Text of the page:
Now and Then: Flin Flon shopping in the 1950s

The news that the North of 53 Co-op store will be on the move “below the hill” brought on a wave of early ’50s recollections.

Tom Therien, the current Co-op manager, confirmed that my memory still has a few working parts. It was indeed 1950 that the present location of the Co-op was developed – much to the delight of Flin Flon and area shoppers.

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Mind you, there was a rather limited trade area at that time as this was the pre-Highway 10 and very much pre-Hanson Lake Highway era. Nevertheless, there was a healthy and invigorated population of some 12,000 that sought more modern shopping opportunities.

Not that there weren’t long-time grocery and meat markets prevailing up and down the busy angled-parking Main Street.

Ostry’s on the corner of 1st and Main led the pack with a grocery store, dry goods store – and butcher shop tucked in the back. Central Meat and Grocery, located south on Main near The Bay, was operated by the Perepeluk family.

Northern Grocers had a short life next door to the P&G bakery while the Blue and White Grocery and Meat Market was on the corner of 3rd and Main – now a parking lot.

The Blue and White was owned by the Ostrys and managed by a man named Rudy. The store was named the Blue and White because… the store was painted blue and white. (It might have been the other way around! Who’s to know?)

The west side of Main had only one grocery store, that being Fruit and Produce owned and operated by Kay and Steve Kowalewich. The name of this store perturbed my child mind as being somewhat out of sync as, while they did have a small selection of fruit and produce, they indeed had a full line of groceries and a meat department. Mysteries!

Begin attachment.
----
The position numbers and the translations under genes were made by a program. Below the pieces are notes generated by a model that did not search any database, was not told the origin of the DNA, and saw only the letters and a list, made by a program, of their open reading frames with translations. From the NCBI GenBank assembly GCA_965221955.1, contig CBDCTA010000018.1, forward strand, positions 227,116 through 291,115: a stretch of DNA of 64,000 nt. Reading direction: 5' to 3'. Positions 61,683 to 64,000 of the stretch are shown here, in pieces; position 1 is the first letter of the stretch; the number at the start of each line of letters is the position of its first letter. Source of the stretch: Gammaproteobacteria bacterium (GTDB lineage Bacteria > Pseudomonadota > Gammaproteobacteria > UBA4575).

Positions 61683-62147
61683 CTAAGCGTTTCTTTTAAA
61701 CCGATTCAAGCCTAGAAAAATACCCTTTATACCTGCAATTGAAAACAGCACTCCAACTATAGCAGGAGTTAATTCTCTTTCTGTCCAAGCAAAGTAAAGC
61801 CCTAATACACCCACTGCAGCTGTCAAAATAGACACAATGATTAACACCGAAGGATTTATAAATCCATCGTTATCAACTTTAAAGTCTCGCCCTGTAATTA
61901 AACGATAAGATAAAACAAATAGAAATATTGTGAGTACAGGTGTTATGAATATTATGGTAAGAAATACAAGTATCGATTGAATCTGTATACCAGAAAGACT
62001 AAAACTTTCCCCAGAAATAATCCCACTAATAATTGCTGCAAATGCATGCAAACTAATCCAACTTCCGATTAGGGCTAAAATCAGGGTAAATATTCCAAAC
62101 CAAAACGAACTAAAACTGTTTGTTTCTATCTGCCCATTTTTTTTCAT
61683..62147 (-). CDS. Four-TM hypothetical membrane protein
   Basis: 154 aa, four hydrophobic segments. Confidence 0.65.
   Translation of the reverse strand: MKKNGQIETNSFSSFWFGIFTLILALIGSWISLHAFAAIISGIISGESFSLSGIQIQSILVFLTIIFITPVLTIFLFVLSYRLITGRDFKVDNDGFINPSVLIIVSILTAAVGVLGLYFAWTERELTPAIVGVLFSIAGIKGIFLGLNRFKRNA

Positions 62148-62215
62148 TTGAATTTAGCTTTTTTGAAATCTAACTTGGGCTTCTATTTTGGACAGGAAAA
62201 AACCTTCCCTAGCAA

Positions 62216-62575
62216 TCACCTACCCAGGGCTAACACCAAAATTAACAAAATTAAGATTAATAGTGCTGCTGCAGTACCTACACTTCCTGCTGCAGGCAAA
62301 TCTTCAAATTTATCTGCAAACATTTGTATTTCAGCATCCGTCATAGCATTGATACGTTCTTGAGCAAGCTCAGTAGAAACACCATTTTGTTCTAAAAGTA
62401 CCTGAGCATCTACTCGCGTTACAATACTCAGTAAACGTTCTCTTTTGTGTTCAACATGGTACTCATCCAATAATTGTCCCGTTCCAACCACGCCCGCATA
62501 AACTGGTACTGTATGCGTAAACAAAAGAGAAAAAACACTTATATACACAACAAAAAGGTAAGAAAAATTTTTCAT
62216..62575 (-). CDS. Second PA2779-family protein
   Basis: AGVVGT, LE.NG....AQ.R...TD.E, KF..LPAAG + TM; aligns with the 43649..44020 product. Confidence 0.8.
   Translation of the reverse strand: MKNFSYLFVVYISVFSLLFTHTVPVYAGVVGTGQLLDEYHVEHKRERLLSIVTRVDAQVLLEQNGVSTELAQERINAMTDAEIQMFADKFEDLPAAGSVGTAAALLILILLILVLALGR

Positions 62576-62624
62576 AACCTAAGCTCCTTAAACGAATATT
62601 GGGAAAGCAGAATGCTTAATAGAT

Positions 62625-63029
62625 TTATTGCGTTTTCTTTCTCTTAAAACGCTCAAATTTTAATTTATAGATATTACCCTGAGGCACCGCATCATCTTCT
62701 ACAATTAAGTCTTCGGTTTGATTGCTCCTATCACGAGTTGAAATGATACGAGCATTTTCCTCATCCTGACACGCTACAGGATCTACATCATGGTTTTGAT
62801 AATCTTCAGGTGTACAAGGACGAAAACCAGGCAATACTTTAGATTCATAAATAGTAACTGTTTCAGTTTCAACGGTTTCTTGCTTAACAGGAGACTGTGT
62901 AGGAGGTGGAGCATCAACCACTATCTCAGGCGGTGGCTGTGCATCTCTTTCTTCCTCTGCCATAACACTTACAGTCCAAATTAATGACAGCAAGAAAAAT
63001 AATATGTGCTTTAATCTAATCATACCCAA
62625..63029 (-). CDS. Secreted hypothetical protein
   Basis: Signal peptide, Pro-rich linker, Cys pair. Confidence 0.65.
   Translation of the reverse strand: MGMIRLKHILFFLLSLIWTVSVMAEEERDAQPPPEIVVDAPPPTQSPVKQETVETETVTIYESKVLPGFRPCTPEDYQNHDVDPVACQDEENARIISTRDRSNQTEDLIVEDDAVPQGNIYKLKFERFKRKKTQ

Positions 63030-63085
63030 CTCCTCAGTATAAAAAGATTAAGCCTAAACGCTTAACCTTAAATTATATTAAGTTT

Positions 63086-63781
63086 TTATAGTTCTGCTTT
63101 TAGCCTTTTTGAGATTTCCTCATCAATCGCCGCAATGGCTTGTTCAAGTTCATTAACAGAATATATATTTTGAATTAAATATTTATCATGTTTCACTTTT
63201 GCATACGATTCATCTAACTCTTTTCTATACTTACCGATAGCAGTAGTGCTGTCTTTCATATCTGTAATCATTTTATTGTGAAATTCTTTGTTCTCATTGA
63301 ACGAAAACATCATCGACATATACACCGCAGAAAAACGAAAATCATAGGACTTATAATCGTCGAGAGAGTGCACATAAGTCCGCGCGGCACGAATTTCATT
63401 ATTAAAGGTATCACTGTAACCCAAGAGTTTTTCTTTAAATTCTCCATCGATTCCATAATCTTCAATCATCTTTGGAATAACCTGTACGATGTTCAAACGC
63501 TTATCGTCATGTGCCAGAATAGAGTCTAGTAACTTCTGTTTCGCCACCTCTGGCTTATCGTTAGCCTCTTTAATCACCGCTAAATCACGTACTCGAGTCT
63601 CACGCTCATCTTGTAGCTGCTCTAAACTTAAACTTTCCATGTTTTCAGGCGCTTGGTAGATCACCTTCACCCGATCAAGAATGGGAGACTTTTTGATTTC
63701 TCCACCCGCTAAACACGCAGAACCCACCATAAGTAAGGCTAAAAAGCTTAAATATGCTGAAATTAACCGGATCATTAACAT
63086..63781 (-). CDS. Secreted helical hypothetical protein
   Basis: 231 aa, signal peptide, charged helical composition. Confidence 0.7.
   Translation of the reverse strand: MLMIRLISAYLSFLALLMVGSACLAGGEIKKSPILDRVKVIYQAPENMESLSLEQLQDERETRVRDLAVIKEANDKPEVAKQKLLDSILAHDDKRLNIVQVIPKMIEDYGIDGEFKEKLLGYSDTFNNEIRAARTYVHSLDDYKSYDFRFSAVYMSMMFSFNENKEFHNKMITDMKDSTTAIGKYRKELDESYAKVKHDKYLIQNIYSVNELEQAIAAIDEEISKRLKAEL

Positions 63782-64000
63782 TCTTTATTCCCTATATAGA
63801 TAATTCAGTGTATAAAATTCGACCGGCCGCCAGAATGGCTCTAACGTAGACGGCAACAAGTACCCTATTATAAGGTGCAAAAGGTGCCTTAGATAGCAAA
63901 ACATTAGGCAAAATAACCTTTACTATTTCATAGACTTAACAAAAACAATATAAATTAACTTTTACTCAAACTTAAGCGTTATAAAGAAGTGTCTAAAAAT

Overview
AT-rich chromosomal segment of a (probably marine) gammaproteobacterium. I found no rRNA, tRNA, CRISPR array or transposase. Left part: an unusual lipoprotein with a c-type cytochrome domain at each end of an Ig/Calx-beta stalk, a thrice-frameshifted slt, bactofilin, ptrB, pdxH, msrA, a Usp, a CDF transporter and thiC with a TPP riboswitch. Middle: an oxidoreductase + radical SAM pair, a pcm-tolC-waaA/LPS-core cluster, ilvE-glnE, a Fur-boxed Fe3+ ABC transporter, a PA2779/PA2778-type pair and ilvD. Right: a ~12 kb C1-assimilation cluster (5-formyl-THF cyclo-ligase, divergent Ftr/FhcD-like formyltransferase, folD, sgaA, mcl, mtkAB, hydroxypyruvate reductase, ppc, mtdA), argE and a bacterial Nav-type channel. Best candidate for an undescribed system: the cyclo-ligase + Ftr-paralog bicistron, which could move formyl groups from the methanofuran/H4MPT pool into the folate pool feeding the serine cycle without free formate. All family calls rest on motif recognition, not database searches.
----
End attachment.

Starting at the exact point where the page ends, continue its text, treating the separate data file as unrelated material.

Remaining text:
That, for the ’50s era, was pretty well the lineup of grocery stores on the main drag. I would be grossly remiss, however, if I failed to mention everyone’s favourite butcher. Archie (Red) Donaldson, along with his brother Don, operated Shamrock Meats on the south side of the Rex Theatre. (Anyone remember the Shamrock walkway from Main Street to the back alley?)

Archie, of Irish heritage, had a fine tenor voice that would often ring out while he sawed and chopped his orders.

The iconic Eddie’s Grocery held the roost in South Hudson as it does to this day. The Ross Lake Market, Pop Iannone’s and the Cash and Save in Mile 84, and grocery stores in Birchview, Willowvale and Channing offered convenience to those “below the hill.”

The Co-op brought a new world of shopping experience to Flin Flon. It was an impressive edifice – two stories of shopping with groceries and meat and a coffee bar on main floor.

The dry goods/clothing/shoe and hardware/toys departments was located on the second floor. A Co-op gas bar and service station across the street added to the Main Street dynamic.

The Co-op introduced a then-novel grocery shopping experience with store aisles, grocery carts and checkouts with rotating discs that moved your groceries forward. “Wow! What will they think of next?”

The much smaller stores, such as the Fruit and Produce, had no room for carts; thus shoppers would walk around the store, select the items from the shelves and pile them on the counter until finished. Each item and its price would be written down in a bill book and the total would be calculated on a hand-cranked adding machine.

As a young lad, and the family shopper, I would stand in a stupor of amazement as Kay Kowalewich’s flying fingers punched numbers on the adding machine and cranked the handle while never, ever looking away from the bill book. And she never, ever made a mistake!

The site for the new Co-op will require some drilling and blasting, but not to the extent as back in 1950 when tons of rock were agonizingly drilled and blasted to create a basement for the Main Street store.

Where, you may wonder, did they dump all that Precambrian rubble? Take a drive along Creighton Street. Creighton Street IS the Co-op basement rubble! Seems appropriate though, as “share” is the Co-op mantra.

Happy shopping! And let me know if you find a Fat Emma chocolate bar

Vincent Murphy-Dodds is a former Flin Flon resident now living in Regina. His column appears the first Friday of the month. Your comments on his column are welcomed. Contact vincent.murphy@sasktel.net.

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